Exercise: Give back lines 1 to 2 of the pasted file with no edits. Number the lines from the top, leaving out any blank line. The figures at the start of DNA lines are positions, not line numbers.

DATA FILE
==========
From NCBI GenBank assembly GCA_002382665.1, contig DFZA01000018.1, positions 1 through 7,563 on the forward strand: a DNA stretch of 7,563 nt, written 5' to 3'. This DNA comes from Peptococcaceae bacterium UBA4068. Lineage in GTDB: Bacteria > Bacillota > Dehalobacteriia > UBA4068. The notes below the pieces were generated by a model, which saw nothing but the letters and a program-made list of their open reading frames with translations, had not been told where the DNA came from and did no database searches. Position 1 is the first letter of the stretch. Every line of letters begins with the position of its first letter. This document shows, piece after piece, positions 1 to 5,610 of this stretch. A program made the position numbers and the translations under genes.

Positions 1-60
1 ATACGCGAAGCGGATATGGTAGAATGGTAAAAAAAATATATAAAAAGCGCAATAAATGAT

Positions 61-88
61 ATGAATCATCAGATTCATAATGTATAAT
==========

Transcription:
From NCBI GenBank assembly GCA_002382665.1, contig DFZA01000018.1, positions 1 through 7,563 on the forward strand: a DNA stretch of 7,563 nt, written 5' to 3'. This DNA comes from Peptococcaceae bacterium UBA4068. Lineage in GTDB: Bacteria > Bacillota > Dehalobacteriia > UBA4068. The notes below the pieces were generated by a model, which saw nothing but the letters and a program-made list of their open reading frames with translations, had not been told where the DNA came from and did no database searches. Position 1 is the first letter of the stretch. Every line of letters begins with the position of its first letter. This document shows, piece after piece, positions 1 to 5,610 of this stretch. A program made the position numbers and the translations under genes.

Positions 1-60